Kristina Peterson reported on Thursday evening at The Wall Street Journal Online that, “The Senate Republican budget slated for release next week is expected to generate savings by turning more responsibility for Medicaid and food-stamp programs over to states, GOP lawmakers and aides said Thursday.
“While details of the document aren’t final, Republicans would propose turning funding for those programs into something similar to a block grant, said Senate Budget Committee Member Lindsey Graham (R., S.C.). That approach would call for the federal government to pay states a lump sum, instead of a percentage of the program’s costs. States would have more control over the program and would be responsible for footing the rest of the bill.”
Ms. Peterson explained that, “To get a sense of potential savings, under last year’s House GOP budget, converting the food-stamp programs into a block grant starting in 2019 would have saved $125 billion over 10 years.”
The Journal article added that, “Not all Republicans support the idea of turning food stamps into a block grant-type program.
“‘The governors would love the money, but they don’t want to be in charge of food stamps,’ said Sen. Pat Roberts (R., Kansas), the Agriculture Committee chairman.”
Recall that President Obama released the executive branch budget outline in February. With respect to SNAP, Alan Bjerga reported at the time that, “The biggest spending item in the USDA budget, the Supplemental Nutrition Assistance Program, which distributes food stamps, would decline 0.1 percent to $78.7 billion.”
In other areas of the President’s budget, DTN writers Chris Clayton and Todd Neeley explained back in February that, “‘The White House budget proposal for 2016 seeks to cut crop insurance under the argument that such cuts are needed to offset higher projected direct farm-program subsidies.”
The DTN article explained that, “The crop-insurance cut is smaller than in earlier budget proposals, but it would take an average of $1.6 billion a year out of crop insurance, or $16 billion over the next decade. Agriculture Secretary Tom Vilsack said in a discussion Monday [Feb. 2] with reporters that the crop-insurance proposal was a way to help keep projected farm-bill savings on track.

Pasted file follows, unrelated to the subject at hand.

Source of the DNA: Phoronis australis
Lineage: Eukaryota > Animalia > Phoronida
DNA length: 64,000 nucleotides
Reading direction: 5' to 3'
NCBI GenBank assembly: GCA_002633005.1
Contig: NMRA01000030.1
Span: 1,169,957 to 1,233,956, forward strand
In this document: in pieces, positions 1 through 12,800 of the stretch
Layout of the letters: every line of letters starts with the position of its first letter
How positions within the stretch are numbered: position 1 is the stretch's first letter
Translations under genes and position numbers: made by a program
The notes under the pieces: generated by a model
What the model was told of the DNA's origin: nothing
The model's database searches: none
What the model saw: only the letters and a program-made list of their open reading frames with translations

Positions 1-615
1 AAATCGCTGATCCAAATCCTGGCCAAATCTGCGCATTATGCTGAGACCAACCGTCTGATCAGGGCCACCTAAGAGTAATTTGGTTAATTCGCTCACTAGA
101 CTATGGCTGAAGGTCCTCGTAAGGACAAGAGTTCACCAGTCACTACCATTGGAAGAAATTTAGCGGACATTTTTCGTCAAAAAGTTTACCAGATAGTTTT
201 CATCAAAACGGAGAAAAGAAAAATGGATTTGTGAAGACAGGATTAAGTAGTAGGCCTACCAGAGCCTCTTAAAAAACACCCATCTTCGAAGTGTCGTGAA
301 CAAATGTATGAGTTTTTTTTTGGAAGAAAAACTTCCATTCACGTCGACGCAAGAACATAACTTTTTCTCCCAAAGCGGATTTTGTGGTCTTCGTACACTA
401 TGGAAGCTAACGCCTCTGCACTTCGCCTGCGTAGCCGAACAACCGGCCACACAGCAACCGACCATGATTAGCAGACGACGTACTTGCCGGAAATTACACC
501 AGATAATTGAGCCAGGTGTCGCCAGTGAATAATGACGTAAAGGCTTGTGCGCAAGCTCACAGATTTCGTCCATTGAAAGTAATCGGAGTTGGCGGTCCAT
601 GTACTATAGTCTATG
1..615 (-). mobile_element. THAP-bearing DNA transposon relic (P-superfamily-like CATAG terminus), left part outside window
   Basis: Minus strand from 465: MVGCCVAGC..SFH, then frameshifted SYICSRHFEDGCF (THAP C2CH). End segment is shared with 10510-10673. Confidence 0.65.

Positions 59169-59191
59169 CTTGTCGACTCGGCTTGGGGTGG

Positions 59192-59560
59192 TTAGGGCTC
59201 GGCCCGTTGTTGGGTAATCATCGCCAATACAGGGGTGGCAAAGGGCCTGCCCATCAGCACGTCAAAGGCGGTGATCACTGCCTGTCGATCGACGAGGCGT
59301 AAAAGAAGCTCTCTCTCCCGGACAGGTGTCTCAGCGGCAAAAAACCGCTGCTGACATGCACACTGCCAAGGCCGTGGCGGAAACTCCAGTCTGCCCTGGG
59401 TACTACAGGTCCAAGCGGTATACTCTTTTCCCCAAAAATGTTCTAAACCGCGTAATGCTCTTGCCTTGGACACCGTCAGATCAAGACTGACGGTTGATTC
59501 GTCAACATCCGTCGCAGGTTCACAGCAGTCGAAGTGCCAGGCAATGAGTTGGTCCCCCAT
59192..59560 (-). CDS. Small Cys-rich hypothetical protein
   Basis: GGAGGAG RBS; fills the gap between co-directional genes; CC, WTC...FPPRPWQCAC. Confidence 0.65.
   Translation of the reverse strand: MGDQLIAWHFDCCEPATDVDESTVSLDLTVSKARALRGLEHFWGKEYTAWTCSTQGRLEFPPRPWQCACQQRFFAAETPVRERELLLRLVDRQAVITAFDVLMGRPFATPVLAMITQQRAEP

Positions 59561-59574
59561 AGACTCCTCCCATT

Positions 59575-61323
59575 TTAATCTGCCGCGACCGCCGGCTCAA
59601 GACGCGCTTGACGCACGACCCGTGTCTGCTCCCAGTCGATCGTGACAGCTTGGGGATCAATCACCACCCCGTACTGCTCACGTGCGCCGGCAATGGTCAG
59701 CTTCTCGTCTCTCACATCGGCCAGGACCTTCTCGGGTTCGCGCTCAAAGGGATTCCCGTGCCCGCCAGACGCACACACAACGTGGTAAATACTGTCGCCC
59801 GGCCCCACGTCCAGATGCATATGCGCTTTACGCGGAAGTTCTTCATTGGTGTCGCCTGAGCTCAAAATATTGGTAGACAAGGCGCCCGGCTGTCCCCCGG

“Vilsack said one of the challenges of passing the farm bill was how to create sufficient savings. Lower commodity prices indicate higher spending for the new commodity programs — Agricultural Risk Coverage and Price Loss Coverage.” [Note that projected commodity program spending has risen since February].
On Thursday, the Congressional Budget Office released its estimate of the executive branch agricultural related budget proposals.
And earlier this week, an update at the National Sustainable Agriculture (NSAC) Blog (“Budget Time on Capitol Hill- Farm Bill to be Re-Opened?”) indicated that, “With the new CBO projections as backdrop, the House and Senate Budget Committees plan to markup their respective version of the congressional budget resolution for fiscal year 2016 next week. The budget resolutions will then go to the House and Senate floor, and if passed, will be negotiated into a final budget resolution to guide spending decisions for fiscal year 2016.
“In addition to setting the overall size of the spending pie for annual appropriations bills which dictate government discretionary spending, the budget resolution is occasionally also used to send budget reconciliation instructions to House and Senate authorizing committees with jurisdiction over mandatory spending. Those instructions are in essence directives to cut spending in mandatory-spending programs under a committee’s control by a specific dollar amount. Budget reconciliation is most often used as a procedure for deficit reduction.
“According to the Capitol Hill rumor mill, there is a strong possibility that the draft budget resolutions to be introduced by the Budget Committee chairmen next week will include reconciliation instructions and that those instructions may include a directive to the Agriculture Committees to cut farm bill spending by a designated amount. Should that happen, a farm bill that took three years to create and that was signed into law just over a year ago for what was presumed to be a five-year period will be open for debate all over again.”
The NSAC Blog update pointed out that, “A broad coalition of farm, anti-hunger, conservation, and rural groups with a stake in the farm bill, including NSAC, wrote to both budget committees several weeks ago urging them not to re-open the farm bill through the budget reconciliation process. That farm bill coalition will very likely mobilize in opposition to any moves by the Budget Committees to re-open the farm bill.
“Whether such moves are forthcoming remain to be seen, though the situation should become clear one way or the other in the coming week. NSAC will work against farm bill reconciliation instructions.”
And earlier this week, a Texas newspaper reported that, “[House Ag Committee Chairman Mike Conaway (R., Tex.)] said Monday that [House Ag Committee] review [of the SNAP program] is underway and that he does not want his fellow legislators to make cuts to the program before he is finished.
“‘I’m trying to maintain this idea that we don’t have any preconceived reforms in mind right this second, and we want to let those percolate out of the review itself,’ Conaway said. ‘One of the fights I’m having with the budget is to make sure they don’t do things there that would taint the water.’”